Guitarist John Pizzarelli drew nearly as much laughter as applause at the Birchmere on Sunday night, which is saying a lot.
Sometimes he was self-deprecatingly droll, as when he referred to one of his albums as having "taken the world by drizzle." But more often he was just flat-out funny, and never more so than when he performed "I Like Jersey Best" while alternately mimicking Bob Dylan, the Beach Boys, Billie Holiday, Sting and many others.
Still, those who came to hear Pizzarelli's quartet breeze through classic pop, jazz and bossa nova tunes got their money's worth. The bandleader's guitar playing was nothing short of superb. Challenging harmonic shifts and dashing single-note runs fell into place without a hint of effort or strain. Pop novelties and dreamy ballads served his crooning tenor well, and a brief cameo by singer Daniel Jobim, grandson of Antonio Carlos Jobim, helped pave the way for a romantic Brazilian excursion.
Earlier, British singer and pianist Jamie Cullum led his trio through an unlikely assortment of jazz, pop, rock and original tunes, saluting Cole Porter, Jimi Hendrix and Radiohead along the way. Cullum's talent and charm were evident. He has a tuneful voice, an engaging if highly caffeinated personality, and a flair for songwriting. But what stood out more was his passion for flamboyant, rock-inspired gestures -- thunderous crescendos, keyboard-zipping flourishes and sprints across the stage.
-- Mike Joyce
Washington Symphonic Brass
Big band, symphonic and choral music took on bold sonic colors at Sunday's concert by the 18-member Washington Symphonic Brass conducted by Milton Stevens. Quartets of horns, trumpets and trombones, a tuba, plus timpani, a percussion trio and a pianist took the stage at National Presbyterian Church, opening with a dance-bandish arrangement of Chick Corea's classic "Spain (I Can Recall)" that vibrated with the mega-force of the big bang up and around the spacious sanctuary. Riffy solo elaborations by Martin Hackleman on horn and Phil Snedecor on trumpet filled the air with distinctly brass staccato-tongued syncopations and swooping pitches.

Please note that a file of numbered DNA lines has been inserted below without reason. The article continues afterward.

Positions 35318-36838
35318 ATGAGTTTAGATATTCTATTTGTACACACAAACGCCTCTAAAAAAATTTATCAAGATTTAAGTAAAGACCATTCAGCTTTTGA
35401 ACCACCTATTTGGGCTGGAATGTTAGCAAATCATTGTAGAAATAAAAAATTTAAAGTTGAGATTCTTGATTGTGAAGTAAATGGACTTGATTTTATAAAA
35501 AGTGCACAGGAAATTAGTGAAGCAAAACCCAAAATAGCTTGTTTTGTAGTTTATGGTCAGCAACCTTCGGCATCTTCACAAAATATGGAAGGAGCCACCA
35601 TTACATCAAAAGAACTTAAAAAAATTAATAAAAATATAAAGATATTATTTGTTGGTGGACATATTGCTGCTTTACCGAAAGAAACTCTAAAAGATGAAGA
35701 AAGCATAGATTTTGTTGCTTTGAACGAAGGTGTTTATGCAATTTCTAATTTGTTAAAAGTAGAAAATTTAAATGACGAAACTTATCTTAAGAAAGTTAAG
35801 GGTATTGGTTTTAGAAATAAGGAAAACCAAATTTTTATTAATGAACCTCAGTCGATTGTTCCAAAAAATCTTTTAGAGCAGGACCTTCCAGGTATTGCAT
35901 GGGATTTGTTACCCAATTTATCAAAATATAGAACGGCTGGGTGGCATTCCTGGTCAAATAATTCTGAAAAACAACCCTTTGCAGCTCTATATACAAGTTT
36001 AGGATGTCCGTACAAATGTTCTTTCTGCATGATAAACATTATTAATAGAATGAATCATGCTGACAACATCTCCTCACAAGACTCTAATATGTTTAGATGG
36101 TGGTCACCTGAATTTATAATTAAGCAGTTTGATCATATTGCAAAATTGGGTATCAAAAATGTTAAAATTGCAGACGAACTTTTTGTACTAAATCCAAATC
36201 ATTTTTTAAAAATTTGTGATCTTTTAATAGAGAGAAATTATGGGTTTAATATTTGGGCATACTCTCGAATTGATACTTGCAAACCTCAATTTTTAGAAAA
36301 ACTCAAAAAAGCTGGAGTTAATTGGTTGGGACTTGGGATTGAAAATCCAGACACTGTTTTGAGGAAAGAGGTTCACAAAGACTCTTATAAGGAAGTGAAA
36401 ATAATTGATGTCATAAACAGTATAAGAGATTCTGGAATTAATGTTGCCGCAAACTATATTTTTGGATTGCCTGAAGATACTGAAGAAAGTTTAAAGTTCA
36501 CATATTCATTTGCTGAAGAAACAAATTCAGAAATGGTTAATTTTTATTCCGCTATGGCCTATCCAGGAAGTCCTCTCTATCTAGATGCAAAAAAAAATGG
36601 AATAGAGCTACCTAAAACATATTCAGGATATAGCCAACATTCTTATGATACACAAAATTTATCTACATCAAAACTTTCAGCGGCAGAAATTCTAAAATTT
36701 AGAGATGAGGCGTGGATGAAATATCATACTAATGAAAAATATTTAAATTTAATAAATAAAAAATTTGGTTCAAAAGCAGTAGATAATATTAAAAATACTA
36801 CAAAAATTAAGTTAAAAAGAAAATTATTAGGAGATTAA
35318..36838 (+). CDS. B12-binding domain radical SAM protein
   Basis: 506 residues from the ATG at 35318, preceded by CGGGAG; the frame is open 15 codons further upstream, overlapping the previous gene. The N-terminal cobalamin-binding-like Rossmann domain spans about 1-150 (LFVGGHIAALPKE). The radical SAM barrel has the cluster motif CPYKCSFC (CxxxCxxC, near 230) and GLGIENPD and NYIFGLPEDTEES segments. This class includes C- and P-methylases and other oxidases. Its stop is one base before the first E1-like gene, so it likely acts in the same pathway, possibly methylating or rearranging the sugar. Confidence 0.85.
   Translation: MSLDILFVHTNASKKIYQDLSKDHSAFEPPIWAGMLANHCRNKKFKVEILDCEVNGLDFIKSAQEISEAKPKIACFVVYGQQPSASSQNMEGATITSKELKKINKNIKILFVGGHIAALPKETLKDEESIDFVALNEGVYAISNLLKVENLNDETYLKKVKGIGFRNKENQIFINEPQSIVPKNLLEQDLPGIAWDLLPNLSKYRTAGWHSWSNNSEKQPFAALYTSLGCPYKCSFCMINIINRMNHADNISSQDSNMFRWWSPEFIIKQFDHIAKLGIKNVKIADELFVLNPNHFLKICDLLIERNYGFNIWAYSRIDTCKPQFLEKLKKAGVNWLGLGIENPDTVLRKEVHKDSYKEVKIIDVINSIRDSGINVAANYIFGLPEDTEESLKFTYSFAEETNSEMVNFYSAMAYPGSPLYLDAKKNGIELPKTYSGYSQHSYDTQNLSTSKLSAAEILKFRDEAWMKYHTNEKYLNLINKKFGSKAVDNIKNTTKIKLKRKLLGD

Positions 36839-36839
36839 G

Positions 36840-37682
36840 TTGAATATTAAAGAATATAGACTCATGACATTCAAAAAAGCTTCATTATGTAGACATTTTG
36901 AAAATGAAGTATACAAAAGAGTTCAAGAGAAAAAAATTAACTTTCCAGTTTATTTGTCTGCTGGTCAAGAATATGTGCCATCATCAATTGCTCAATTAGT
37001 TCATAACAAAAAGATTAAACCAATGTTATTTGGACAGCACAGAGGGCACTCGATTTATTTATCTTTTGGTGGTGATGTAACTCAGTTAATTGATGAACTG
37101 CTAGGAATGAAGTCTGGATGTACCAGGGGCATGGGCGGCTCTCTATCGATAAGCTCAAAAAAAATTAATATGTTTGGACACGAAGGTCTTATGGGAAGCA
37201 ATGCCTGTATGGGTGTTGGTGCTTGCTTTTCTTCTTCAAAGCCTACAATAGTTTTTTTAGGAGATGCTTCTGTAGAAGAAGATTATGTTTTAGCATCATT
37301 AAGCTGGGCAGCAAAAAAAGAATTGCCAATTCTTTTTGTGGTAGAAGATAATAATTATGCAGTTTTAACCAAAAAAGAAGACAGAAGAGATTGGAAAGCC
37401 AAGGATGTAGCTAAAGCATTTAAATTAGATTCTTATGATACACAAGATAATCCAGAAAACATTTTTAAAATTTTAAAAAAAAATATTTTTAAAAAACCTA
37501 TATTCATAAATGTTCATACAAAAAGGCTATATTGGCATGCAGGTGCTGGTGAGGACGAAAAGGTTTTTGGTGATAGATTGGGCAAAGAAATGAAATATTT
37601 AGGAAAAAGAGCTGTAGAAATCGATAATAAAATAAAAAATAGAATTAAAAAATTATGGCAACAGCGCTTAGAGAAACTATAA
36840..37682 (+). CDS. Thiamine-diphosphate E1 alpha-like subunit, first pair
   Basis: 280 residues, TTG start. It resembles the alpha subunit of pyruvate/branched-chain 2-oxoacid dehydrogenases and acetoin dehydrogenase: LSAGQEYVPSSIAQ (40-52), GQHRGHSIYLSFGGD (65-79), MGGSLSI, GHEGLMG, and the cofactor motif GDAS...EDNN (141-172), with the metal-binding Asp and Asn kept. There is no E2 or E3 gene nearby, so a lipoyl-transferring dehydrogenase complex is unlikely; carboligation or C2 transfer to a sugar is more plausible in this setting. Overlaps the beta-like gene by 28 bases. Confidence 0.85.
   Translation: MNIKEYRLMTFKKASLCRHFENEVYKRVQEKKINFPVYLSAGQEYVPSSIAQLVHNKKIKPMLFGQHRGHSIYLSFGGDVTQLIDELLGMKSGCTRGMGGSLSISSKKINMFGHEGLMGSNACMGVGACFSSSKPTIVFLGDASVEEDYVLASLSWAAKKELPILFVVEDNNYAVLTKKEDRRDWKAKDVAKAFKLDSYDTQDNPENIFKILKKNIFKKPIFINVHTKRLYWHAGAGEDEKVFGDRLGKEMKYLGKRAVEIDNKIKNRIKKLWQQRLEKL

The players ventured into panoramic breadth with Eric Ewazen's "Symphony in Brass." While you couldn't miss the music's pleasant outdoorsiness, suggesting a summer-Sunday-in-the-park band concert with toddlers running amok, the piece is also an elegant study in molten symphonic skyscapes. It was performed with superb solos and powerful ensemble playing.
Vocal resonance wafted through brass versions of excerpts from Joseph Jay McIntyre's "Missa Brevis"; Morten Lauridsen's "O Magnum Mysterium," a motetlike work of Wagnerian opulence; and Rodolfo's mournful aria "Che gelida manina" from Puccini's "La Boheme." Carl Orff's brawny choral titan "Carmina Burana," beloved by some listeners (but not all) for its faux-medieval primitivism, ended things with a blast.
-- Cecelia Porter